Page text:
|The photo I took yesterday morning of |
Bendigo Magistrates' Court,
a short walk away from the
Bendigo Library in Hargreaves Street.
Yesterday was full of the highs and lows that make up the life of a passionate genealogist.
Off I went to Bendigo, only a couple of hours drive from Melbourne. I had booked into a course at the Bendigo Regional Archives Centre (BRAC) for a brief run down of their resources.
BRAC is located on the first floor of the Bendigo Library, located in Hargreaves Street. It is a regional branch of the Public Records Office, (PROV) which is located in North Melbourne. If you are a family historian in Victoria, Australia, you will, or probably already have, visited PROV in North Melbourne. I went there a few months ago and got some copies of inquests for my family. I was super impressed with PROV's professionalism and wondered how BRAC would compare.
Very well as it happens. The course was interesting and informative, and we were presented with information packs that would assist us later, As each available record was described, we got shown an example of that record, which was passed around the table. Some of the volumes were enormous and some of us were unable to lift them at all.
It was so exciting to see these documents, often leather-bound with colourful marbled endpapers. Some of the handwriting was so fine and meticulous, I don't think I have ever seen its equal. Books varied in size depending on age and what it contained. As I said before, the Land Title volumes were so large that they were easily the length of my arm, and three inches thick including the heavy leather bindings. Some of the Bendigo City Council pay books I went through were only 20cm square, but they contained each employee's signature, information about their occupation, even sometimes the area they worked in during that pay period. Gold for someone with that ancestor! Other pay books contained stamp duty stamps attached to the page and cancelled out. Others contained handwritten notes such as "Please pay Mrs. X my wages as I am too sick with influenza. Kind and oblige, Mr. X." Another note gave me pause: "Please pay Mrs. X my wages until such and such a date. (Months in advance). I imagined the man owed back rent to his landlady. Or something like that. Just think, I handled those books and papers and they were at least 80 years old.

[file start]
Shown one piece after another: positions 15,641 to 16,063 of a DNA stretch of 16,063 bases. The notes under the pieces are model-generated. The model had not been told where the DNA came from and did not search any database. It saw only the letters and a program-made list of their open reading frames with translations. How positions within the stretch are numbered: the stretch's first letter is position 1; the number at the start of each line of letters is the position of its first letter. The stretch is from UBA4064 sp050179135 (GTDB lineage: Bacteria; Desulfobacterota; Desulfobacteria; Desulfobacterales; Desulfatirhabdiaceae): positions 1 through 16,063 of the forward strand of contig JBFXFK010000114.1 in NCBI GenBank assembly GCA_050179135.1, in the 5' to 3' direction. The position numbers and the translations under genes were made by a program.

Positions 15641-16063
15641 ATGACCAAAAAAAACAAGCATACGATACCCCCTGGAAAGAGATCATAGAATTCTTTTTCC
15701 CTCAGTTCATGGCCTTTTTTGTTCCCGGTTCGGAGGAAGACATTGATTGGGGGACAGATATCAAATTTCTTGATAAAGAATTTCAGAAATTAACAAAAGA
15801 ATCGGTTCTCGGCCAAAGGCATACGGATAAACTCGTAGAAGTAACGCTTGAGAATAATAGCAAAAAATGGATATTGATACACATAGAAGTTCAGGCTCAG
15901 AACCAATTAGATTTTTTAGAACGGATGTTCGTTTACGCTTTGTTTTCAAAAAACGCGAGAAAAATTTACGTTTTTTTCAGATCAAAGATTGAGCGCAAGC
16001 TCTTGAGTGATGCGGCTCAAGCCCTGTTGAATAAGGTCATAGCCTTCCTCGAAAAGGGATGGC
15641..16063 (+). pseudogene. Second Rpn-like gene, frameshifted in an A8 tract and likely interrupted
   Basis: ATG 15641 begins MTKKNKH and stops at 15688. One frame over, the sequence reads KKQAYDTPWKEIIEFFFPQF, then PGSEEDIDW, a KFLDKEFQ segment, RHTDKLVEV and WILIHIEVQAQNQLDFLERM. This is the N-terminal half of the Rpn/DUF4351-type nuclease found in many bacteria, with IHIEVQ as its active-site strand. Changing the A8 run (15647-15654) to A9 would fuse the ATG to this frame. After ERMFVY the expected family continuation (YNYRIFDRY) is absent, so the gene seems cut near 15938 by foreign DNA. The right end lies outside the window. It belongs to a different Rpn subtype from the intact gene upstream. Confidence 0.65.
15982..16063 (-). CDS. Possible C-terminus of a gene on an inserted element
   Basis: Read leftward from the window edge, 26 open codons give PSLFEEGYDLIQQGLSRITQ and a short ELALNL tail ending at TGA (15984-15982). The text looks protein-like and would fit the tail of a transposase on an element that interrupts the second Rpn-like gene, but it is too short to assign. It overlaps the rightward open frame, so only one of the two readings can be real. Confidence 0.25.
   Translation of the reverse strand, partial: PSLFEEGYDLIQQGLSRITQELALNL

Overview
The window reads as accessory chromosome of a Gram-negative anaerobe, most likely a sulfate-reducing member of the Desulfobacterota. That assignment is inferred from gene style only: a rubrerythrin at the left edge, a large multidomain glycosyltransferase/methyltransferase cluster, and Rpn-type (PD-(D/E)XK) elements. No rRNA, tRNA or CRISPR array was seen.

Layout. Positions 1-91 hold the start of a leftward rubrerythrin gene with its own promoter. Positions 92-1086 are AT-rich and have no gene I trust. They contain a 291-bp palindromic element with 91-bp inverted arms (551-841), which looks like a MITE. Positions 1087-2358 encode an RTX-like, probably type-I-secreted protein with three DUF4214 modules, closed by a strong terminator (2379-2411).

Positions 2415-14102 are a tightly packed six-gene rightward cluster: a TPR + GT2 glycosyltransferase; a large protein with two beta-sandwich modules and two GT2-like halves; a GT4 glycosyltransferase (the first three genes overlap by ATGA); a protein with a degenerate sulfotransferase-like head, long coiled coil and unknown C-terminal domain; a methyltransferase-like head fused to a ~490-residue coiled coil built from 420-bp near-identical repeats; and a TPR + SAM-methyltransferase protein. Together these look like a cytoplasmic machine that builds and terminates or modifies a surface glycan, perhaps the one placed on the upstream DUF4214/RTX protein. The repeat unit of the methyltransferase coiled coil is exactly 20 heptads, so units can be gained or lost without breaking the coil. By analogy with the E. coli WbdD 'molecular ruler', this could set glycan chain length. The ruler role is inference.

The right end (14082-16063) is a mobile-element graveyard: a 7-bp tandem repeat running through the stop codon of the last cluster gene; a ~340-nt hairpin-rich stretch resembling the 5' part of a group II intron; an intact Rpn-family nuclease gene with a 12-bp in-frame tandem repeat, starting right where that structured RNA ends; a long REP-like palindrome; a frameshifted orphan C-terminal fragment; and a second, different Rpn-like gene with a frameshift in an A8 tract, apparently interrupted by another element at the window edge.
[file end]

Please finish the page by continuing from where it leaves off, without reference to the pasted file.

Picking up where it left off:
Others were even older and some were in downright bad condition. One particular volume from 1877 had very thick linen covered cardboard covers, with two perfect shoe shapes cut out of them. The shoe lining thief stole them a long long time ago, perhaps during the depression. The front page has dark patches in perfect shoe shapes where the cover is missing.
The BRAC volunteers work hard and are friendly too. I gleaned lots of local knowledge without which I would have been truly stuck. Local knowledge is gold, and highly undervalued in this day of "everything's on computer" because that's not true.
You should go to BRAC if your ancestor lived in the area. If you, like me, are from out of town and plan to visit the Bendigo Library and BRAC for longer than an hour, park in the multi-storey carpark directly across the road. It only costs $7 for the whole day, and saves moving your car periodically. The Bendigo Library also has food and drink available downstairs. More about Bendigo Library tomorrow.